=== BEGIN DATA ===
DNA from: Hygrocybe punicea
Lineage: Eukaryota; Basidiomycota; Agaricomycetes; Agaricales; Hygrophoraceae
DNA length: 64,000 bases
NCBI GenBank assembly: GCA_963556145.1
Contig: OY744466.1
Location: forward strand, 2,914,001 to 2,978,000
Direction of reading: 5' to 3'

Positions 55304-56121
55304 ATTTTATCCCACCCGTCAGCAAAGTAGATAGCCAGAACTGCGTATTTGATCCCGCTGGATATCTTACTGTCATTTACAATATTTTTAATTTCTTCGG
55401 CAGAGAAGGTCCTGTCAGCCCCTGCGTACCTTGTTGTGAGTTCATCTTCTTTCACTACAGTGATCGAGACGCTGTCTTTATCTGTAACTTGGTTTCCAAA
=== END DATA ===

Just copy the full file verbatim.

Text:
DNA from: Hygrocybe punicea
Lineage: Eukaryota; Basidiomycota; Agaricomycetes; Agaricales; Hygrophoraceae
DNA length: 64,000 bases
NCBI GenBank assembly: GCA_963556145.1
Contig: OY744466.1
Location: forward strand, 2,914,001 to 2,978,000
Direction of reading: 5' to 3'

Positions 55304-56121
55304 ATTTTATCCCACCCGTCAGCAAAGTAGATAGCCAGAACTGCGTATTTGATCCCGCTGGATATCTTACTGTCATTTACAATATTTTTAATTTCTTCGG
55401 CAGAGAAGGTCCTGTCAGCCCCTGCGTACCTTGTTGTGAGTTCATCTTCTTTCACTACAGTGATCGAGACGCTGTCTTTATCTGTAACTTGGTTTCCAAA